Consent is such a layered thing in this story, in a way I really appreciated. I especially loved seeing the different ways that they communicate with each other. Can you tell me more about consent in your writing, and how you navigate the complexities of it?
Consent isn’t complex for me at all. Expressed, enthusiastic consent or GTFO. That’s just how I write all of my romances.
There is this moment in the story where Rafe’s stepmother talks about the complex layers of power between him and Sloan, and how he has power in the situation as a white man in a relationship with a Black woman, despite the class differences present between them. This moment feels like such an important one, in understanding Rafe in the context of his family, and in pointing to the core dynamics at work between the MCs. Tell me about writing this scene, and building Rafe as a character, making him a man who was worthy of Sloan and her daughters.
I think for Black women we are fiercely protective of our kids (I don’t have kids, but I have nieces and nephews I would die for), especially when it comes to casual racism. For Sloan to let a White man watch her children he would need to be someone who wouldn’t even be accidentally racist around her kids. Monica was important to all of this, but really I think it was Monica AND his father Joe who gave Rafe the foundation he needed. Monica taught him a lot, but his father also showed him how to treat a Black woman right. He also helped raise his biracial sisters, who he cares for like they were his own. So really it was a family affair.
What’s next on the horizon for you?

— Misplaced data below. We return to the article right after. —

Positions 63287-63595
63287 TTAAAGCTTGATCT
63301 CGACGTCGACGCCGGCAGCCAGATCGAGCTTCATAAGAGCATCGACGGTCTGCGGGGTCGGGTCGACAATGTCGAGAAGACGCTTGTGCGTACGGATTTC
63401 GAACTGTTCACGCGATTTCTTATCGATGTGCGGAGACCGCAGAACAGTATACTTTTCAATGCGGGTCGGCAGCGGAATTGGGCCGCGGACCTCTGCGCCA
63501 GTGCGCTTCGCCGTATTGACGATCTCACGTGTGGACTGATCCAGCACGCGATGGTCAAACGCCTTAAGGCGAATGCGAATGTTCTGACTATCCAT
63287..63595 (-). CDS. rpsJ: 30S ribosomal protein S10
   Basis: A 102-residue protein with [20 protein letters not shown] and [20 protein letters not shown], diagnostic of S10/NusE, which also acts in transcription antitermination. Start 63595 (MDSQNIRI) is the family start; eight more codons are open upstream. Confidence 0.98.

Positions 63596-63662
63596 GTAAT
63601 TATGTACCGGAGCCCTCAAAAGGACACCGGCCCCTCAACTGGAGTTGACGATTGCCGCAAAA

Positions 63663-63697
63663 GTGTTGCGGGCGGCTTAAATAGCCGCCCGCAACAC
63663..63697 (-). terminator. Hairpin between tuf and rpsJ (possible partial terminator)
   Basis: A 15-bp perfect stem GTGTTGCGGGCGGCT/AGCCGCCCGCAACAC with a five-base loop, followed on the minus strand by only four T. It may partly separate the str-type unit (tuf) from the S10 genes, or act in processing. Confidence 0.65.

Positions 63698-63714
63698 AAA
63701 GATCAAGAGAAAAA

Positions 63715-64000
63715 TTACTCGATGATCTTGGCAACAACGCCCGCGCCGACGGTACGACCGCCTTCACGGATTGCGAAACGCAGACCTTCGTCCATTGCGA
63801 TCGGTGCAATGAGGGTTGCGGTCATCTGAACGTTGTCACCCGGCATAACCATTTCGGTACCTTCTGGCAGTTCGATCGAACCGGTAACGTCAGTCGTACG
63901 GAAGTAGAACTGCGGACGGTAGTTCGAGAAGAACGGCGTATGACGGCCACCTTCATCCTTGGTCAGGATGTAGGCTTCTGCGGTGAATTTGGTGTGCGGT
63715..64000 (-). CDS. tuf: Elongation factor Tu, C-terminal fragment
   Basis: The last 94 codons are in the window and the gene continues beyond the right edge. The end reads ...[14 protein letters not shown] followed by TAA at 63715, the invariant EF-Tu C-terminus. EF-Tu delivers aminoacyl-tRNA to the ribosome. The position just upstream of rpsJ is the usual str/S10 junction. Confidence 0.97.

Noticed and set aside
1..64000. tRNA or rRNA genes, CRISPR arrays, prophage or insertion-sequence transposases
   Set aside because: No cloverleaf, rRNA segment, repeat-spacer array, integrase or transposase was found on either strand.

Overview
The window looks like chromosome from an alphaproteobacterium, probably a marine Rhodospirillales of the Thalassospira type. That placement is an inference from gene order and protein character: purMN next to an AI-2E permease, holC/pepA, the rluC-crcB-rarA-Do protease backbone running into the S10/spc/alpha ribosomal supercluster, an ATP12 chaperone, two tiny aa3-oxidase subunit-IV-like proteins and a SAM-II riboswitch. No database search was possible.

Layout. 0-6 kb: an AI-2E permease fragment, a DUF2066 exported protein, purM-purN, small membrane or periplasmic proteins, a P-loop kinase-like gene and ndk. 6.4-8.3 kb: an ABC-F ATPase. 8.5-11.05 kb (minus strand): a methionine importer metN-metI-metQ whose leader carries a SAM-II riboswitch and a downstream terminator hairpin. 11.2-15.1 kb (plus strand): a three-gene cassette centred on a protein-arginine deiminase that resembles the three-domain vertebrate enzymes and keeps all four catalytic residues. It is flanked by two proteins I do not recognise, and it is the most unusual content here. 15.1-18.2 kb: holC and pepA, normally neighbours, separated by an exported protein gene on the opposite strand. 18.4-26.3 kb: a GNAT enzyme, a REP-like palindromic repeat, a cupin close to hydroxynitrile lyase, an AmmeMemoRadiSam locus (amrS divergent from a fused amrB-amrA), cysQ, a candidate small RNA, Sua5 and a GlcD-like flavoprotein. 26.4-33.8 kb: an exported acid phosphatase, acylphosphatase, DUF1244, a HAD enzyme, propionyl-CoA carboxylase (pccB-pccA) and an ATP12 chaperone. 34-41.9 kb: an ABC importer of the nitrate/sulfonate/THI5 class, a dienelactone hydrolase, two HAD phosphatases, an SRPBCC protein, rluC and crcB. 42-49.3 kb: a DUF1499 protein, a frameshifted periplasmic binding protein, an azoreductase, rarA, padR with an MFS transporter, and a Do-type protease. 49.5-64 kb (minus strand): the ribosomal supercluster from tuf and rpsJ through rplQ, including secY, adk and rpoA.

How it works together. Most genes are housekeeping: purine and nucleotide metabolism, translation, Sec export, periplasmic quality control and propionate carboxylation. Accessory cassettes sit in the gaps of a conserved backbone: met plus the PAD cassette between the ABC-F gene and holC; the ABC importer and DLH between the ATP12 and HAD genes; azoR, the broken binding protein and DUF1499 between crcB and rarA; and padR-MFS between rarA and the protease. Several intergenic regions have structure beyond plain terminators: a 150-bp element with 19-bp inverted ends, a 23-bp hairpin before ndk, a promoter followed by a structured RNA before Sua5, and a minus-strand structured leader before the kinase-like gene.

A long ass nap. No I kid. I’ll never catch up on sleep during this administration. I’m working on Cowboys for Kensington Books! And then I’ll be back to catch up with Sloan’s best friend Xeni.
More About Rafe: The Buff Male Nanny
All Dr. Sloan Copeland needed was someone to watch her kids. What she found was the man of her dreams…
After a nasty divorce and a thousand mile move, Dr. Sloan Copeland and her twin daughters are finally getting the hang of their new life in Los Angeles. When their live-in nanny bails with no warning, Sloan is left scrambling to find a competent caretaker to wrangle her smart, sensitive girls. Nothing less will do.
Enter Rafe Whitcomb. He’s all of those things, not to mention good-natured and one heck of a whiz in the kitchen. He’s also tall, and handsome, and bearded, and ripped, and tatted, wrist to neck.
It doesn’t take long for the Copelands to invite Rafe into their home. Just as quickly, both Sloan and Rafe find themselves succumbing to a heady mutual attraction, neither of them wants to deny. With every minute they spend under the same roof, this working mom can’t help but wonder if Rafe can handle all her needs…
**This stand-alone romance is fluffy. So fluffy. It’s fluff. Low. Angst. Fluff. featuring a large tatted, motorcycle riding ginger man, who bakes a mean bacon quiche and knows exactly how to wrangle clever six year olds while making their mom feel loved, loved, loved.**
While RAFE is a stand-alone novel here’s a suggested reading order to get you to this point
SATED (Fit #3) (Meegan)
SO SWEET (Daniella and Duke origin story)
WRAPPED (Meegan, Shae, Sarah)